All posts by Matt

1992 South African Grand Prix

Circuit Kyalami in South AfricaKyalami
1 March 1992

The 1992 season began amid the usual frenzy of speculation as every scrap of pre-season testing data was analysed and rumours swirled around whether Prost would drive for Ligier. In the end, he didn’t: Erik Comas arrived with the team having hardly sat in the car all winter. The Andrea Moda team arrived too – only to get turned away by the FISA officials for not having paid their new team registration fee. Team owner Andrea Sassetti insisted that he didn’t need to pay the fee as it wasn’t a new team, just a renaming of the Coloni team and that Footwork, Leyton House and Fondmetal to name but three hadn’t had to pay the fee. The officials were unmoved though, and the transporters were packed up again after only having done a few Thursday reconnaisance laps while the arguments went on.

For everyone else, there was a new track to learn: the new Kyalami circuit was shorter than the original and much, much tighter – even harder to pass on than Monaco was the general opinion, though the journalists, fans and teams alike all appreciated the state-of-the-art facilities. With no Andrea Moda team, pre-qualifying was cancelled and the teams were thankful for some extra time to get familiar with the new circuit or fettle the car. The Williams cars had looked good in pre-season and Nigel Mansell, fresh and looking confident, took a dominant pole position, 0.7s ahead of second-placed Senna. Berger was Image result for 1992 South African Grand Prixthird and then a curiously out-of-sorts looking Patrese was fourth, a full 1.5s behind Mansell. Fifth and sixth were Alesi and Schumacher and an astonishing seventh in the underfunded March was Karl Wendlinger. Brundle and Capelli started their new “big team” careers from 8th and 9th respectively with Andrea de Cesaris 10th in the Tyrrell. Only two of the five debutants made the race, though, with Ukyo Katayama 18th and Christian Fittipaldi 20th: Belmondo, Chiesa and Amati would sit out the race, as would Stefano Modena whose Jordan blew several engines in the heat. So did Gugelmin’s – he only managed 23rd.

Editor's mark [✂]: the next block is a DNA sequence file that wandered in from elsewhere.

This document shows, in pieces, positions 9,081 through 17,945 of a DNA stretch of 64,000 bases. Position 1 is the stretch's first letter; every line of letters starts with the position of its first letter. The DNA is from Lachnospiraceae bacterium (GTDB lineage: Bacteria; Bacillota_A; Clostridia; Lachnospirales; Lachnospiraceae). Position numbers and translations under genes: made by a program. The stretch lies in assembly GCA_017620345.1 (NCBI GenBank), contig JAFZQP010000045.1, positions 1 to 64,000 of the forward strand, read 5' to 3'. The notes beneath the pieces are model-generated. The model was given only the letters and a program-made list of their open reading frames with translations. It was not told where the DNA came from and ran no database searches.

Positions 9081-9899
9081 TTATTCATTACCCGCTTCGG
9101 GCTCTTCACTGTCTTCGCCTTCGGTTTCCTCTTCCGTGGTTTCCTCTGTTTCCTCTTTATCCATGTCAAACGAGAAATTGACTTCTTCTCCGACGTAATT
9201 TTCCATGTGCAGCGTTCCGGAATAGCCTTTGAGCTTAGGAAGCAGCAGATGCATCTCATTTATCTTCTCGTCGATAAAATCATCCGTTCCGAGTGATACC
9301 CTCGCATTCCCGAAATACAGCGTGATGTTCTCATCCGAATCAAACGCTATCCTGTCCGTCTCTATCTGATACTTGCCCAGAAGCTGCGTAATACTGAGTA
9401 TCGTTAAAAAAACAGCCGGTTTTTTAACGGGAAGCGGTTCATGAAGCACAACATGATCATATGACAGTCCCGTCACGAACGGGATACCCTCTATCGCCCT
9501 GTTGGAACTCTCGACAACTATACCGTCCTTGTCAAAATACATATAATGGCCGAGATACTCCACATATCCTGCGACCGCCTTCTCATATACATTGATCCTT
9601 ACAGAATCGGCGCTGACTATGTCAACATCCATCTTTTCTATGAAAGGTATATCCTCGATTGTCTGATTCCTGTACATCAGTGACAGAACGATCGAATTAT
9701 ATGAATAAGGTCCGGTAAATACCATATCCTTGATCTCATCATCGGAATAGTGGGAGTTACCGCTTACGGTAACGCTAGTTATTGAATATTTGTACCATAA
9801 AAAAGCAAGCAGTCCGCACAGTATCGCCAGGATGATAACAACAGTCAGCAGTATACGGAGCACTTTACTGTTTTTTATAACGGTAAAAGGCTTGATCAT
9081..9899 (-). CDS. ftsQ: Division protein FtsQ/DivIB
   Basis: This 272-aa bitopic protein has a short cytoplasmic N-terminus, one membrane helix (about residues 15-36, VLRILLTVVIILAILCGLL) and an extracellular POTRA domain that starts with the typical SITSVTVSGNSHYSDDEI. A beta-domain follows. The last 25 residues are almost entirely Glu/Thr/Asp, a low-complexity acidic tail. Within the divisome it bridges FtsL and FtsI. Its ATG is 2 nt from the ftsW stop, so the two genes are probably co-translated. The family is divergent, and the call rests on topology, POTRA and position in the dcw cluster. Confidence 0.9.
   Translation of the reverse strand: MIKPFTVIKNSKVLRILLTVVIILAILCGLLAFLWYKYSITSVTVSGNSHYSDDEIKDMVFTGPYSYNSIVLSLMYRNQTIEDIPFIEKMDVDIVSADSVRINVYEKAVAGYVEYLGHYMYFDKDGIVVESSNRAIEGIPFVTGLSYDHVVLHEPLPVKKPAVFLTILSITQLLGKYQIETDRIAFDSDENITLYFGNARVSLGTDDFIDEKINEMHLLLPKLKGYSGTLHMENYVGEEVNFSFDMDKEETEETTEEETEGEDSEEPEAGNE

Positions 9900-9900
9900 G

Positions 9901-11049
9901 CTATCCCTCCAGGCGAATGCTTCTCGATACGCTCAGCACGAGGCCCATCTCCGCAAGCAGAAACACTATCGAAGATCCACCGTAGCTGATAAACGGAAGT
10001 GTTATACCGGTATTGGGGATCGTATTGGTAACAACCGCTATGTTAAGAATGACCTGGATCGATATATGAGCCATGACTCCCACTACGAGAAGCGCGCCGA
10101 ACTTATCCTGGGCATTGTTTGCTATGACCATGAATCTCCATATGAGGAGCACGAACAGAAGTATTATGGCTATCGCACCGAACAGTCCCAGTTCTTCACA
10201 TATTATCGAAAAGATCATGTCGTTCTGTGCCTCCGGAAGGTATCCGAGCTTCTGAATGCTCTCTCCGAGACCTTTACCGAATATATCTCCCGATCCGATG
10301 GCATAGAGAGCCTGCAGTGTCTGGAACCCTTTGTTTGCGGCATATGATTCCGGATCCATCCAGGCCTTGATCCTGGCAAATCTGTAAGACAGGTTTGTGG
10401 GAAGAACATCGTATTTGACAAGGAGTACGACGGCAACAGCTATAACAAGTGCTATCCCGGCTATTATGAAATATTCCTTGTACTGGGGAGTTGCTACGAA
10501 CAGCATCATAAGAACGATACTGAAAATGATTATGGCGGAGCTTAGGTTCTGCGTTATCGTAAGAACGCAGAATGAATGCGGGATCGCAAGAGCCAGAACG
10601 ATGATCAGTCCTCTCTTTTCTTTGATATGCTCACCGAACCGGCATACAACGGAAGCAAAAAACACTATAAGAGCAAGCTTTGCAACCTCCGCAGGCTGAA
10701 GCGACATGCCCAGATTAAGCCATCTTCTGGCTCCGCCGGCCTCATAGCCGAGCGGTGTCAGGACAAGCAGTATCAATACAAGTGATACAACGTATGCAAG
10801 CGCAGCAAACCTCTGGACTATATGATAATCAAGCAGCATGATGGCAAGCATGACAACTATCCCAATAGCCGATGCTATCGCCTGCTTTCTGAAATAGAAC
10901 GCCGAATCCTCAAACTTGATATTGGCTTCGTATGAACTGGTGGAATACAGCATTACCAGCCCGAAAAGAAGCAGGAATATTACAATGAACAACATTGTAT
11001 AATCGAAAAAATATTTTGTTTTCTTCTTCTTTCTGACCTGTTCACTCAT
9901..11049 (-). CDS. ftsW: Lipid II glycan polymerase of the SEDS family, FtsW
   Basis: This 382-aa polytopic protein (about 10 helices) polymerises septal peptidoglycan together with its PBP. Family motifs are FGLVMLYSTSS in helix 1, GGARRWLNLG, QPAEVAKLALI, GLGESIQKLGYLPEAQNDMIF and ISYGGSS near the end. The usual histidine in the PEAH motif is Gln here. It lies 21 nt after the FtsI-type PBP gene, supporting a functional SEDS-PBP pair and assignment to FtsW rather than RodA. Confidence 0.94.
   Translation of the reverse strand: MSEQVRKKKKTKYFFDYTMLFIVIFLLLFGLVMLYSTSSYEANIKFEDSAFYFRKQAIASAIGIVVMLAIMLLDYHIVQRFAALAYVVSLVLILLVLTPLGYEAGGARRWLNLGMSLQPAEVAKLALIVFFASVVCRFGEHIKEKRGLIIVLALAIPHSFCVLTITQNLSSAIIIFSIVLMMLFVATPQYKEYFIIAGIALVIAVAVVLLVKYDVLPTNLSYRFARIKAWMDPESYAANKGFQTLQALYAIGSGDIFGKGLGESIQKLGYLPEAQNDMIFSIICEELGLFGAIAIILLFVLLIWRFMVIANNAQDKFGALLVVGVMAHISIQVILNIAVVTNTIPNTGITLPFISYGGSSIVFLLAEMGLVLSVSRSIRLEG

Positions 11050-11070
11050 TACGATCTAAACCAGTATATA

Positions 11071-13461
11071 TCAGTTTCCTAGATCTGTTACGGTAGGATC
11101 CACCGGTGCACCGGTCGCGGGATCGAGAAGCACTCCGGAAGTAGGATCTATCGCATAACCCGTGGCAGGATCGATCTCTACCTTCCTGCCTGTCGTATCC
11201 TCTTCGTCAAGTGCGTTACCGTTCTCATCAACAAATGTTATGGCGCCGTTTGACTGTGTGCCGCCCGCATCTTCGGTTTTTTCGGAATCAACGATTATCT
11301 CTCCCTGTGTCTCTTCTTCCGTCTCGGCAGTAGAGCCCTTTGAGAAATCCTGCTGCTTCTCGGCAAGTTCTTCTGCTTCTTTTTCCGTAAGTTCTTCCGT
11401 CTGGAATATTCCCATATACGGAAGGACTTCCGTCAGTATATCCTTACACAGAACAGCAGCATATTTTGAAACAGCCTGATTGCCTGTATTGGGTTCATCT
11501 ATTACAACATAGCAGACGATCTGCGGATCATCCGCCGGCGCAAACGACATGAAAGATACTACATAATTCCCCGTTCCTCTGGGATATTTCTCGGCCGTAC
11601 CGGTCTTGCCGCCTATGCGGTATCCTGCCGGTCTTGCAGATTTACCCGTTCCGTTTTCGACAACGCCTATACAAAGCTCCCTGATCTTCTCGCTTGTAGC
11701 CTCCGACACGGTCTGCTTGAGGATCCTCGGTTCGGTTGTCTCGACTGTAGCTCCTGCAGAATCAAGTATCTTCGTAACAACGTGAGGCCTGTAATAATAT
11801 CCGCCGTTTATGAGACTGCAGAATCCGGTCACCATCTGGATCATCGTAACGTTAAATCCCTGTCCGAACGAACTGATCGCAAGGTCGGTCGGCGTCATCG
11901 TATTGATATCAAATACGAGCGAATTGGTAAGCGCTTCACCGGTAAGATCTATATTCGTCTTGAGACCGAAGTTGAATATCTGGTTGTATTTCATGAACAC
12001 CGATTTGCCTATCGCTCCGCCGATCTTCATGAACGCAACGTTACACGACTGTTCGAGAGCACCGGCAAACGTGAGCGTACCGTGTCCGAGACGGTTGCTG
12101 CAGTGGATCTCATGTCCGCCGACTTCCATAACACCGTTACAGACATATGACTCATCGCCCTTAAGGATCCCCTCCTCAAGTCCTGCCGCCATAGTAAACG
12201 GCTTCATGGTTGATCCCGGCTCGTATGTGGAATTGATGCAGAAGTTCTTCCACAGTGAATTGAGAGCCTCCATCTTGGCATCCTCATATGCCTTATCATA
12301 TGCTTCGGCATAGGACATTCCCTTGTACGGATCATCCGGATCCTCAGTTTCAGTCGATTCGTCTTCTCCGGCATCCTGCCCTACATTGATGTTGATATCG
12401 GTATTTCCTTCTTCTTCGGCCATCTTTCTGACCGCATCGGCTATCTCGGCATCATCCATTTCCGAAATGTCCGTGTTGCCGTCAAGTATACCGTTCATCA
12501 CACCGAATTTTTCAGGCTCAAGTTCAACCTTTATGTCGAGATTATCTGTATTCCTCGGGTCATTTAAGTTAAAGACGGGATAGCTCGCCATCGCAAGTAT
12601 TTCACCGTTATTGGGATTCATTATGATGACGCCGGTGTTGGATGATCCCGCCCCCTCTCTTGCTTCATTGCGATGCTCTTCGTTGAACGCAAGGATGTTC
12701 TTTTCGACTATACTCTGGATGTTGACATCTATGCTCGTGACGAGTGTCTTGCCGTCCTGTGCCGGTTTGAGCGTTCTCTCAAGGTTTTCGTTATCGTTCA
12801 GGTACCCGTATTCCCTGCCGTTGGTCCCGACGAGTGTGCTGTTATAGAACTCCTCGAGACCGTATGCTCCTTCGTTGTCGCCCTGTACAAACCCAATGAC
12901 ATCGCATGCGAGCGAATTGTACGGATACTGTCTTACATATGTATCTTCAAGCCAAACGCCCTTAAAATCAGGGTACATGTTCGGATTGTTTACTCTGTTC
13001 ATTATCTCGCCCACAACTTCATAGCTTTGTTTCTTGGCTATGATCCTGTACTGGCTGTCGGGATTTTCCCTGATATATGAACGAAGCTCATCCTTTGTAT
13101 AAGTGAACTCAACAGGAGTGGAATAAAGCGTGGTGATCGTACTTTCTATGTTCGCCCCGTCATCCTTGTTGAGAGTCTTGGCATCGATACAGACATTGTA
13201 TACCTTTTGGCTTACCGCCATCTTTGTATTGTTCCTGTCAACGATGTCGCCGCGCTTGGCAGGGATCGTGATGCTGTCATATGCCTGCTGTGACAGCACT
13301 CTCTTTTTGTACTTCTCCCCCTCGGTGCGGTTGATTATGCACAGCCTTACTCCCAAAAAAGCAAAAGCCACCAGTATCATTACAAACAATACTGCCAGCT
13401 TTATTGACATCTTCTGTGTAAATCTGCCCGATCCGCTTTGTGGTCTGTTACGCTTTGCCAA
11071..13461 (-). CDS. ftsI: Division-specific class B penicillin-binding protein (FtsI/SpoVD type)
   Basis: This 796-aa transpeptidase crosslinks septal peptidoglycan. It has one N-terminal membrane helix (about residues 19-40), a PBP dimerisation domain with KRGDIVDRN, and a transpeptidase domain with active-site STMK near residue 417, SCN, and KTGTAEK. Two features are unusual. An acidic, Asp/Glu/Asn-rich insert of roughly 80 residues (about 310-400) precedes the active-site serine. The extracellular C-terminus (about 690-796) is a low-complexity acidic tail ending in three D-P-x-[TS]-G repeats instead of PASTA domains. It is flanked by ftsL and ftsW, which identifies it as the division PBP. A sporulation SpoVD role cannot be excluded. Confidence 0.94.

Image result for 1992 South African Grand PrixSunday was cooler and when the lights went green Mansell leaped away into the lead but it was Patrese who got the best start, passing both McLarens to take second, while Berger also dropped back behind Alesi and Schumacher. Many assumed that the Mansell and Patrese had been using the new launch control system but in fact it hadn’t been installed yet: Patrese’s start was all his own doing.

Wendlinger’s great grid position was wasted when halfway round lap 1 he collided with Brundle, putting the Benetton out immediately and damaging the March’s radiators sufficiently to put it out some laps later with overheating. Meanwhile, the Williams pairing were rapidly pulling out a lead – and Mansell in particular was disappearing away from Patrese at quite a rate. Such a rate, in fact that some began to speculate that there was something wrong with the number 6 Williams and James Hunt on the BBC – never Patrese’s biggest fan – to suggest that the Italian was lacking in motivation, having arrived for the weigh-in much heavier than Mansell.